For the first time in 99 years, a full solar eclipse was visible across the entire contintental United States. Vancouver’s H.R. MacMillan Space Centre offered a front-row seat to the viewing, and we’ve also found inventive ways of bringing the planetarium to our House.

Lakshmi Ranasinghe created a day care disco, setting up a disco ball so the children could safely watch reflections of the eclipsed sun shining on the walls. Our youngest astronomers peered at the reflections through cardboard binoculars as they learned about this once-in-a-lifetime event.

Outside, Phil Belanger showed Lee Joseph and Sally Charlie how to use a pinhole camera to observe the reflection of a sun that was 86 per cent obscured by the moon. This simple technology, also called a camera obscura, has been used by humans since 30,000 BCE. Many staff members and participants gathered outdoors to join the fun and witness this astronomical phenomenon.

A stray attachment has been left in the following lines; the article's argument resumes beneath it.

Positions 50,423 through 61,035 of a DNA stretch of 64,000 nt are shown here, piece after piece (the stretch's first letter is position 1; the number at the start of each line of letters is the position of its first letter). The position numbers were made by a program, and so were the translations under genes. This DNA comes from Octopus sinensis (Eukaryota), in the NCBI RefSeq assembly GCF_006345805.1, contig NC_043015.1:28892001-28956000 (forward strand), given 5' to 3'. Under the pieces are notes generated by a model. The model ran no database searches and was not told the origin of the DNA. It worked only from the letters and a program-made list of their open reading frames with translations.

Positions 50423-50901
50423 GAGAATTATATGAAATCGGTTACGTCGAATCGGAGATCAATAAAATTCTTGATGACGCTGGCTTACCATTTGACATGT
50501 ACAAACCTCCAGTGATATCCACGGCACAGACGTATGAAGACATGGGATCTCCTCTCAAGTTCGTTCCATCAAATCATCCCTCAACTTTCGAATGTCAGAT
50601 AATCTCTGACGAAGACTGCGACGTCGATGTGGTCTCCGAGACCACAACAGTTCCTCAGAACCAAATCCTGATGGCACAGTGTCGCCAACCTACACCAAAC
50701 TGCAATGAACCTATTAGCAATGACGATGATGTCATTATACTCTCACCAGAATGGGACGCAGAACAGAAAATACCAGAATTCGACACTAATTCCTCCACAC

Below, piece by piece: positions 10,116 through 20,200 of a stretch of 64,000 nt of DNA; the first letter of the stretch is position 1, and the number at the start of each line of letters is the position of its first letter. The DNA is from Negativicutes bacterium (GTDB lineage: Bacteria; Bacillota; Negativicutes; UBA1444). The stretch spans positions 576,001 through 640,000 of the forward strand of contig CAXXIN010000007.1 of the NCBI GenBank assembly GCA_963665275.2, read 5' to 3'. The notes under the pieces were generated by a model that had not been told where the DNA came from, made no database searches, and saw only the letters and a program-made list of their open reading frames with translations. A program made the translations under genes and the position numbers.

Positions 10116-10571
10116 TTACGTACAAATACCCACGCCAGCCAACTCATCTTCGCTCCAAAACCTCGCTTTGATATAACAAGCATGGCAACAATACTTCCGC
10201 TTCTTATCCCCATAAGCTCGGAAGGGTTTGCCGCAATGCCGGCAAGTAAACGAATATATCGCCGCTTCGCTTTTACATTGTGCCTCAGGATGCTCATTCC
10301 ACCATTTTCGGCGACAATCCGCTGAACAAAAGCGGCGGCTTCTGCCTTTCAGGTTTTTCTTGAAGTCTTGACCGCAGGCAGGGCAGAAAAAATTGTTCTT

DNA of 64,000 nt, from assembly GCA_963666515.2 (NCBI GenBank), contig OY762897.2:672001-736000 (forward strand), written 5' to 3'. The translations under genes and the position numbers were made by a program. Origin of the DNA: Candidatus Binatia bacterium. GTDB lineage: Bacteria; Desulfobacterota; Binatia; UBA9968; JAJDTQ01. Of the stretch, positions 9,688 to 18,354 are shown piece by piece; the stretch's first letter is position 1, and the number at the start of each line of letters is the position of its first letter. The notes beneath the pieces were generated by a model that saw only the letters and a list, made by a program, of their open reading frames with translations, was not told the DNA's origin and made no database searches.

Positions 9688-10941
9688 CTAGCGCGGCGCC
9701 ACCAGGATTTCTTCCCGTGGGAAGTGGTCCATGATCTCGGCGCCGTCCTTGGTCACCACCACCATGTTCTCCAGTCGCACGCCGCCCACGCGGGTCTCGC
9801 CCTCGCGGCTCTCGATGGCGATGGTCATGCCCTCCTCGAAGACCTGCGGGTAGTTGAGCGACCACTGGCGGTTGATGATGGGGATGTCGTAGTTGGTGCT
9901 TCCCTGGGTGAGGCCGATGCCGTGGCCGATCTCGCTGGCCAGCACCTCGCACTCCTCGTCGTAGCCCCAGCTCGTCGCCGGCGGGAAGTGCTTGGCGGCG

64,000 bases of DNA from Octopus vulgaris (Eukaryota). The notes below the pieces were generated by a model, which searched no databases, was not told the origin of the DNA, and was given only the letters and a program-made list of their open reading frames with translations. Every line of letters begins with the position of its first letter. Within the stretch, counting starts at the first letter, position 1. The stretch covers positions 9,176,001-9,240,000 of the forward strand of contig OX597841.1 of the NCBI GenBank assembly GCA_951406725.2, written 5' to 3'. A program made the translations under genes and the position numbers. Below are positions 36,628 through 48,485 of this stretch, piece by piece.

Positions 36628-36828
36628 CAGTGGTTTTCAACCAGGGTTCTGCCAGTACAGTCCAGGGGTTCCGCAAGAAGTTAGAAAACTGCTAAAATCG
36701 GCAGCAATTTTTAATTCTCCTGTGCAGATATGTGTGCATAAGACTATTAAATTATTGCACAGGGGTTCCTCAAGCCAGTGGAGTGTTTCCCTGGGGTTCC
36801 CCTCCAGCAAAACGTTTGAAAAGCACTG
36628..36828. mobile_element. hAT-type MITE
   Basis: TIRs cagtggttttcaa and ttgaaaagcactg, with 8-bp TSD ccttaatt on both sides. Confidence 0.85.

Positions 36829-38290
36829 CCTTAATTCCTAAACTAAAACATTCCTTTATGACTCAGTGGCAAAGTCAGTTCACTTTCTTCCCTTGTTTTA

Folks of all ages shared stories recalling times they’d witnessed solar eclipses in different parts of the world when they were younger. Shirley Francisco was in grade one in the Phillipines when she first saw a full solar eclipse, reflected on the surface of a bucket of water. At Mount Pleasant Neighbourhood House today, people used their cell phone cameras to take unique photos of the eerie light. Sharing this magical scientific experience left everyone feeling inspired and ready to face a sunny day after spending the morning in shadow.